In my code of ethics, the only permissible broken promises are those made to oneself. Ten years ago, when I sold my venture (The Store in Amagansett) into "carryout cuisine" I vowed never to cater another party again. It was a hard oath to keep. From the moment I turned off the gas, everyone wanted me back at the stove. My old clientele would call with alarming regularity offering large and tempting sums of money for my services. But I held firm. Cooking in my own bailiwick was a pleasure, I declared; cooking on alien turf however, was unmitigated penance.
That was my last word on the subject. Or so I thought until a few weeks ago when I abrogated the pledge at the request of two friends (Mildred and Herold Schulz of Golden, Colo.) who hoped to celebrate their 50th wedding anniversary with a small dinner and Greene at the range.
A Single Simple Request
The Schulzes, who also happen to be parents of my culinary buddy and cookbook author, Phillip Stephen Schulz, made a single request for their half-century bash. No presents that could not be conspicuously consumed. So I knew my goose was cooked--long before I flew westward for the festivities.
The Schulz tribe is large. Happily, they are also all endowed with good appetites. For this notable occasion, eight children and their spouses, plus 12 grandchildren of varying ages and some assorted mates came from three states to celebrate.
As a seasoned, "circuit-riding cook" I had the good sense to bring half the comestibles cross-country. Particularly those items I suspected would occasion a local shopping dilemma, like chorizos, poblano chiles and a favorite brand of Iowa hams.
The first 48 hours of my stay in Golden were spent in the Schulz kitchen putting my act together, breaking down the menu into various stages that could be alternately reheated, chilled, frozen and in one case barbecued. At the same time family photographs were being snapped by a professional photographer.
A Cutting Deficiency
Pots, pans, platters and like cooking equipment were borrowed from family members nearby. However, a good French chef's knife for chopping was not to be had for love or money. As an ex-caterer I should have brought my own but didn't have the foresight. In the end, however, a food processor and a couple of bread knives performed a miracle meal.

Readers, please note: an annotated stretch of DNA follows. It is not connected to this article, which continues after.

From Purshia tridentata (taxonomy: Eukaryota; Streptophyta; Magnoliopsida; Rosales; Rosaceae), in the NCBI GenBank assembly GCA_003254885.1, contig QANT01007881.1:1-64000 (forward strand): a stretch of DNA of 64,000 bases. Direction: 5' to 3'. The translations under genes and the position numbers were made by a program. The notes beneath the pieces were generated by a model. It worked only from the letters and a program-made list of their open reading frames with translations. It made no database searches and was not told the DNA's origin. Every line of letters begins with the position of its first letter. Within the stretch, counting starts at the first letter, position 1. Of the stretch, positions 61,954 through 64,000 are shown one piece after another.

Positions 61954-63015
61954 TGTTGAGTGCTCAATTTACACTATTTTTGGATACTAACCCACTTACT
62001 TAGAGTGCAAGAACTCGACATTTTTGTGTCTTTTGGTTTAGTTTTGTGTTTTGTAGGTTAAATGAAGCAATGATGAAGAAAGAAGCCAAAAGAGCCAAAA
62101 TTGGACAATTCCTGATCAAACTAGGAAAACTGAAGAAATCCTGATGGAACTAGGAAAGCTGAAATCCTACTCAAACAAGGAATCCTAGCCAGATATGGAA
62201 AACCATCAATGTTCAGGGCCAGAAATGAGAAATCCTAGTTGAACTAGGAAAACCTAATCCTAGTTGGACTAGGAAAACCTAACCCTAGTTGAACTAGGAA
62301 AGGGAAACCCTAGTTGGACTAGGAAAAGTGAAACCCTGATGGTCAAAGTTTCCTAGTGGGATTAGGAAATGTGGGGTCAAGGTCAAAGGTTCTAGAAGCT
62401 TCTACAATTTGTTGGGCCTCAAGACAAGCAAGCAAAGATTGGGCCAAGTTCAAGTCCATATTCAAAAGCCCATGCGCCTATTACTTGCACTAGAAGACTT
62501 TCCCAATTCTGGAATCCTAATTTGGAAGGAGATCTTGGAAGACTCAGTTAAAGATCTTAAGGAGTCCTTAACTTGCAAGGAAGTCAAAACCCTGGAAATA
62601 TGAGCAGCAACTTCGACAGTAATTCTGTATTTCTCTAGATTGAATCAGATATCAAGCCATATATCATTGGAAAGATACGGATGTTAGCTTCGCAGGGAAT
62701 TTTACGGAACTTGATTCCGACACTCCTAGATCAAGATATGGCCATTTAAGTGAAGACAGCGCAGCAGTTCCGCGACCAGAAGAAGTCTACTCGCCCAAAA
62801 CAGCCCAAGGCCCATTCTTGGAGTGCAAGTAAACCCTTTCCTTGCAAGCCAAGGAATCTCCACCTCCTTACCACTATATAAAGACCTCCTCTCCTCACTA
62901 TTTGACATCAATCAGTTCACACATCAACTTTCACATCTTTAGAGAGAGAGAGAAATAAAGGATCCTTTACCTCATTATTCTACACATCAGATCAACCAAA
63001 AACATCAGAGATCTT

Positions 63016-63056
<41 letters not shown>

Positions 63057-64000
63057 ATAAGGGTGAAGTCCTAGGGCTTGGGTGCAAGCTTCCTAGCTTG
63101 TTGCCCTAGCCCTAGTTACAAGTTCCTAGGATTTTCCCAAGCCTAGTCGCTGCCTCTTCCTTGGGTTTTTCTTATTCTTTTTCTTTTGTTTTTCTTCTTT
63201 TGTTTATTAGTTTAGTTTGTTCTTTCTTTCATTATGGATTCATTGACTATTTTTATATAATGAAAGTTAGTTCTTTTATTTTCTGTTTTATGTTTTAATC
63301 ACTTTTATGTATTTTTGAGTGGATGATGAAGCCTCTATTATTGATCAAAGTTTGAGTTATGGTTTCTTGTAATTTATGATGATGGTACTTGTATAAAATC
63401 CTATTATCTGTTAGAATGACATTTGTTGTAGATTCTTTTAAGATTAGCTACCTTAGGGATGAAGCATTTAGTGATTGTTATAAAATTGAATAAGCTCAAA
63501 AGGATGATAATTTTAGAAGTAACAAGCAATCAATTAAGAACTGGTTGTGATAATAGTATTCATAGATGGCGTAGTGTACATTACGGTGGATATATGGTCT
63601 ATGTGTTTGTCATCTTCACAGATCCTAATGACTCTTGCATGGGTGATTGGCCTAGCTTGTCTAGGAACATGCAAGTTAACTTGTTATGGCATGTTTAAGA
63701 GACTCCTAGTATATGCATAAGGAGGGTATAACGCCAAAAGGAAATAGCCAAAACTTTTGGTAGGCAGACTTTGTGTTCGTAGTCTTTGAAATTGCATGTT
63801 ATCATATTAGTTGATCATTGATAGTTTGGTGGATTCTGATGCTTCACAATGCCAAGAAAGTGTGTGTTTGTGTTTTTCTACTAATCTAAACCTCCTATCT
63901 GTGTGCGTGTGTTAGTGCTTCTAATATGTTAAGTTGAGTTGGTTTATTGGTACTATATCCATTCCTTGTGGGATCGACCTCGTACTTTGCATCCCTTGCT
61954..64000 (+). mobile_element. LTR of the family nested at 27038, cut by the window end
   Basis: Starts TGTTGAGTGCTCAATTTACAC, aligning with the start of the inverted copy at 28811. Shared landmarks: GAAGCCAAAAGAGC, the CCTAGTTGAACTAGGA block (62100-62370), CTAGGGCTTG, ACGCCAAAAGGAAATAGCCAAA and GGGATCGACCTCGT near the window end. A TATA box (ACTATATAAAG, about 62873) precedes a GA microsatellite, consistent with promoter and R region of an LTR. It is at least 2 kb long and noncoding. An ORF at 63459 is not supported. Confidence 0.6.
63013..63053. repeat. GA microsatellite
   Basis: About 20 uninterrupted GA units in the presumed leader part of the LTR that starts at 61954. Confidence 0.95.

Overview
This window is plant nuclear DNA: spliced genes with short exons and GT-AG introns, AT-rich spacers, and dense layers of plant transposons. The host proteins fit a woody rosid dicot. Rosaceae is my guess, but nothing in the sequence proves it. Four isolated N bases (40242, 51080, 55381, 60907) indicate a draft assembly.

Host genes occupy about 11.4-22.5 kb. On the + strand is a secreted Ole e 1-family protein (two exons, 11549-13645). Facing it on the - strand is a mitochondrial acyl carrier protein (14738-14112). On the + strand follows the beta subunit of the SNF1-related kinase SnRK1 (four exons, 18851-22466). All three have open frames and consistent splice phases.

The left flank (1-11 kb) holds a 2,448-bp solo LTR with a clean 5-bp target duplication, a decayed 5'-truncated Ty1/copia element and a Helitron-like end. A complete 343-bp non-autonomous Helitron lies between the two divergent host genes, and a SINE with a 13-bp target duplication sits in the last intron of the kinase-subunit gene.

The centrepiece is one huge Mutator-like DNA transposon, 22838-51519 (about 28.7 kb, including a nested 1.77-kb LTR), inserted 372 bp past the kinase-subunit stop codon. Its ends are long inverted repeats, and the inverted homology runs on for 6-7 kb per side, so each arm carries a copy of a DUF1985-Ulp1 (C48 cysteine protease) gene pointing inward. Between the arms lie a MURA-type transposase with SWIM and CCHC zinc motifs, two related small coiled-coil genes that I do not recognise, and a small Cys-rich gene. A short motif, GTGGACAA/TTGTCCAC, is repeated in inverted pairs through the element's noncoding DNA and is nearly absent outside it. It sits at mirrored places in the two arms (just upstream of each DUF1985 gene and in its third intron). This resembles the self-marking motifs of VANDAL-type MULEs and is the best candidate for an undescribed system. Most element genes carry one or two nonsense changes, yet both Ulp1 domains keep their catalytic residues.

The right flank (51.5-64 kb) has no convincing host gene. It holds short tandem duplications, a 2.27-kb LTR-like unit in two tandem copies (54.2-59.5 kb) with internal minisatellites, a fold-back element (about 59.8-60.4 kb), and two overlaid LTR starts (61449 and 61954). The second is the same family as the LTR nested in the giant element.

If you're wondering about my catering comeback, forget it. I made myself another promise: no more parties, ever. With a slight exception: It seems I'm penciled in for the Schulzes' 75th anniversary party.
Ordinarily, I'd print recipes for some of the dishes I prepared. But the truth is, they've all appeared before. Instead, I'd like to share a dessert I filched from the party. No traditional wedding cake, this is known in Schulz lore as "Mom's chocolate cake." This popular family confection is usually baked in an oblong pan and sliced prudently. To make it a keepsake of the event, I baked it round as a wedding ring.
ROCKY MOUNTAIN WEDDING CAKE
1/4 cup unsalted butter or shortening, softened
3/4 cup plus 2 tablespoons granulated sugar
1/2 teaspoon vanilla
1/3 cup cocoa powder
1/3 cup plus 2 tablespoons boiling water, about
1/2 teaspoon baking soda
1 cup plus 2 tablespoons cake flour
1/2 cup milk
1 teaspoon lemon juice or vinegar
1 ounce unsweetened chocolate, chopped
1 cup powdered sugar
10 marshmallows, cut in halves
Beat 3 tablespoons butter, granulated sugar, egg and vanilla in large bowl of electric mixer until light and fluffy.
Combine cocoa and 1/3 cup boiling water in medium bowl. Whisk until smooth. Whisk in baking soda. Let stand until mixture becomes mahogany in color and bubbles slightly.
Beat cocoa mixture into butter mixture until smooth. Slowly add flour and salt. Combine milk and lemon juice and add to mixture.
Pour batter in greased and floured 9-inch springform pan. Bake at 350 degrees until wood pick inserted in center comes out almost clean, about 25 minutes.
Meanwhile, in top of double boiler, melt chocolate with remaining 1 tablespoon butter. Stir until smooth. Remove from heat. Stir in powdered sugar. Add just enough boiling water to make slightly thin chocolate icing. (Icing should not be thick enough to spread with knife, nor as thin as glaze.)
When cake is ready, place marshmallow halves over top. Return cake to oven until marshmallows soften, 2 or 3 minutes. Spoon icing over and around marshmallows. Cool on rack 20 minutes before unmolding. Cool before serving. Makes 8 servings.